(Photo courtesy Page Sands)
(Photo courtesy Page Sands)

The old man was not really in a rowboat
under the Mississippi River bridge.
He was in the process of turning
inside himself, as we all will do one day.

Inside, he was finalizing the finished
and unfinished business of his life.
I just made up the part about him in a rowboat,
fishing being some of his best times.

In the rowboat, he tied a hook on a line,
fashioned a slab of plywood into an oar,
nailed, plugged, chopped, and welded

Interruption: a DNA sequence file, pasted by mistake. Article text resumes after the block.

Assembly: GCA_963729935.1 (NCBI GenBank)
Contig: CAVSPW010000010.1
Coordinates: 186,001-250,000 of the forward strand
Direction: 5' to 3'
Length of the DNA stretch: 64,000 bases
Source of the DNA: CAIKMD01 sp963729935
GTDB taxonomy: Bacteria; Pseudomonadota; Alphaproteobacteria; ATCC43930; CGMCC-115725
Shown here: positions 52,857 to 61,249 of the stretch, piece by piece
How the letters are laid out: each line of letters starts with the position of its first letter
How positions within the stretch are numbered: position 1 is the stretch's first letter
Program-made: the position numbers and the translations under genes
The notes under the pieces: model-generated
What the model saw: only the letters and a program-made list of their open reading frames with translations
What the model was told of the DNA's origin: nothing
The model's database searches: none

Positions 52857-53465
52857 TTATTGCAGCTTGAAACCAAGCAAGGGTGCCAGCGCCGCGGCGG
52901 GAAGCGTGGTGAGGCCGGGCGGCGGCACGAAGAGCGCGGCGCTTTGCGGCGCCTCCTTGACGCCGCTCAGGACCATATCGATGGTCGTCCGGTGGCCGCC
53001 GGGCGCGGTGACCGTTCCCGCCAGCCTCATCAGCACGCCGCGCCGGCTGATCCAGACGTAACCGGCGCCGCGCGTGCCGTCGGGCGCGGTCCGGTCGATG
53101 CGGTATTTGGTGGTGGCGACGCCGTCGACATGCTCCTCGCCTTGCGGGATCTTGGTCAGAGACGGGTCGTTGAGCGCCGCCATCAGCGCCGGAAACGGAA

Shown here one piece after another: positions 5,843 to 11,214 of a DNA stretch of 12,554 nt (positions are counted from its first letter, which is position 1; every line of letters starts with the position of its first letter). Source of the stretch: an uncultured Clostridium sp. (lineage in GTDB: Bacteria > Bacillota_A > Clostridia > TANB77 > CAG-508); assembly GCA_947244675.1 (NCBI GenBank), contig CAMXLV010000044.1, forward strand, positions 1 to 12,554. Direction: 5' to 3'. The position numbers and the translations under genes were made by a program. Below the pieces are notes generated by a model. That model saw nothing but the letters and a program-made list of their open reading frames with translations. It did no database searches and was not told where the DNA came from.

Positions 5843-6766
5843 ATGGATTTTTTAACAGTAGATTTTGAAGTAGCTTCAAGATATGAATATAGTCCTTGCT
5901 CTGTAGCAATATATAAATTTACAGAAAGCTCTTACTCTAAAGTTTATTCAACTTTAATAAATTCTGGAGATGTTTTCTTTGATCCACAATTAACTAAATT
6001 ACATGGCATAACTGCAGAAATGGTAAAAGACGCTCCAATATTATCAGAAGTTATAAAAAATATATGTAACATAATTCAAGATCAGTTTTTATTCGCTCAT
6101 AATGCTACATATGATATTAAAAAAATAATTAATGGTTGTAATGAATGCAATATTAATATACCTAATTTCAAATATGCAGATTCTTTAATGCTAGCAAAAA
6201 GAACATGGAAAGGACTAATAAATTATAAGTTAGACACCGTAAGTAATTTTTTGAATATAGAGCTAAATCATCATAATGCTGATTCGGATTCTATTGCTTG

all the materials of his backbreaking years.

This was great work for him and his face
was pinched with effort. Beads of sweat
glinted on his forehead as he gently laid
each of the items back into the water

from which they came, I imagine. The river
was grateful and in return rocked him
in its faithful current downstream
toward home,

which was a warm house filled with sisters
and all his old friends and Ma right there.
There, baking bread in the wood stove
from a recipe in her head.

Linda Back McKay is a poet, author, teaching artist, and writing coach who grew up talking to oak trees. She lives with David McKay between two bridges in Minneapolis where she can gaze across the river to her homeland in Saint Paul.

Posted in: Poetry